The purpose of this paper is to review what we know – and don't know – about Generation Y's use of social media and to assess the implications for individuals, firms and society.
The paper distinguishes Generation Y from other cohorts in terms of systematic differences in values, preferences and behavior that are stable over time (as opposed to maturational or other differences). It describes their social media use and highlights evidence of intra‐generational variance arising from environmental factors (including economic, cultural, technological and political/legal factors) and individual factors. Individual factors include stable factors (including socio‐economic status, age and lifecycle stage) and dynamic, endogenous factors (including goals, emotions, and social norms).The paper discusses how Generation Y's use of social media influences individuals, firms and society. It develops managerial implications and a research agenda.
Prior research on the social media use of Generation Y raises more questions than it answers. It: focuses primarily on the USA and/or (at most) one other country, ignoring other regions with large and fast‐growing Generation Y populations where social‐media use and its determinants may differ significantly; tends to study students whose behaviors may change over their life cycle stages; relies on self‐reports by different age groups to infer Generation Y's social media use; and does not examine the drivers and outcomes of social‐media use. This paper's conceptual framework yields a detailed set of research questions.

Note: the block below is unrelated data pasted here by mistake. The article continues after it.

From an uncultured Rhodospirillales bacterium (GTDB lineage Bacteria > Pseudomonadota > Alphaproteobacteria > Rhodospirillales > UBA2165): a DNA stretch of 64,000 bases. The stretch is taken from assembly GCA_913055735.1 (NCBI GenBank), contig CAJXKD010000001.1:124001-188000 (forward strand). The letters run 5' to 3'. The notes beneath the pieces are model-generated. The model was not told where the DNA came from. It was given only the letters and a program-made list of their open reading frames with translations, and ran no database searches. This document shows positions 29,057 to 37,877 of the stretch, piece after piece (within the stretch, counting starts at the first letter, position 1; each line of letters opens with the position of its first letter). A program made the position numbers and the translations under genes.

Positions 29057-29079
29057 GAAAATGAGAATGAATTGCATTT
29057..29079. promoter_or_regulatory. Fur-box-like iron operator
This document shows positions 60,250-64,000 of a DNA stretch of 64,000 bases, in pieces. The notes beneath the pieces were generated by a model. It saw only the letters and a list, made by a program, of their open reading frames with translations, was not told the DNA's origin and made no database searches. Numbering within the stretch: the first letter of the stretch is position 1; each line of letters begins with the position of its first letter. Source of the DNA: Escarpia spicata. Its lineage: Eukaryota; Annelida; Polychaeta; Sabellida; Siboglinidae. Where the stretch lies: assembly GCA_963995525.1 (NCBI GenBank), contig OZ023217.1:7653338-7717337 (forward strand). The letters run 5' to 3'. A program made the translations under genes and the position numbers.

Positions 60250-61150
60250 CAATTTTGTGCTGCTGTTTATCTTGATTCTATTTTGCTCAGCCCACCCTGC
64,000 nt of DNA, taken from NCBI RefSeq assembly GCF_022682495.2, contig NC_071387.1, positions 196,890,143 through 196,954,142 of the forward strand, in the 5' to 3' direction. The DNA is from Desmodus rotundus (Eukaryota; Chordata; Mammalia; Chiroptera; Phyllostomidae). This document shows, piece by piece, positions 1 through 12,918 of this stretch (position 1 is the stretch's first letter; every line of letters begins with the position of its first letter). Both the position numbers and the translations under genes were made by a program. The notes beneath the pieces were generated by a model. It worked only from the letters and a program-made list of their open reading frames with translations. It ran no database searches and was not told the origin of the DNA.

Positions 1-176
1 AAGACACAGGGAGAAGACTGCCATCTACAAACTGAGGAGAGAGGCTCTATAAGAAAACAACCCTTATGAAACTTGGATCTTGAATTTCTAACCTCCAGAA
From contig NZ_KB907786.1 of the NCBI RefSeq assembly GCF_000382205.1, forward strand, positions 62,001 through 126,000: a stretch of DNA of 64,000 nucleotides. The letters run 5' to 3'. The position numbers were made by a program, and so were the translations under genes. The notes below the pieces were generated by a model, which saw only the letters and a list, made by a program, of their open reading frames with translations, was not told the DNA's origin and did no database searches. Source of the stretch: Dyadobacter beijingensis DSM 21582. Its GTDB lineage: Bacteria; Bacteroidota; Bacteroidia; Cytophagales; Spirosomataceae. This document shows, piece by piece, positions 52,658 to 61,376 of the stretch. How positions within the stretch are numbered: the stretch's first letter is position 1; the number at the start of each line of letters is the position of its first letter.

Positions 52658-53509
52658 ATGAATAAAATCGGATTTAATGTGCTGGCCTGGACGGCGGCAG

This paper provides a conceptual framework for considering the antecedents and consequences of Generation Y's social media usage. It identifies unanswered questions about Generation Y's use of social media, as well as practical insights for managers.
Bolton, R., Parasuraman, A., Hoefnagels, A., Migchels, N., Kabadayi, S., Gruber, T., Komarova Loureiro, Y. and Solnet, D. (2013), "Understanding Generation Y and their use of social media: a review and research agenda", Journal of Service Management, Vol. 24 No. 3, pp. 245-267. https://doi.org/10.1108/09564231311326987Download as .RIS
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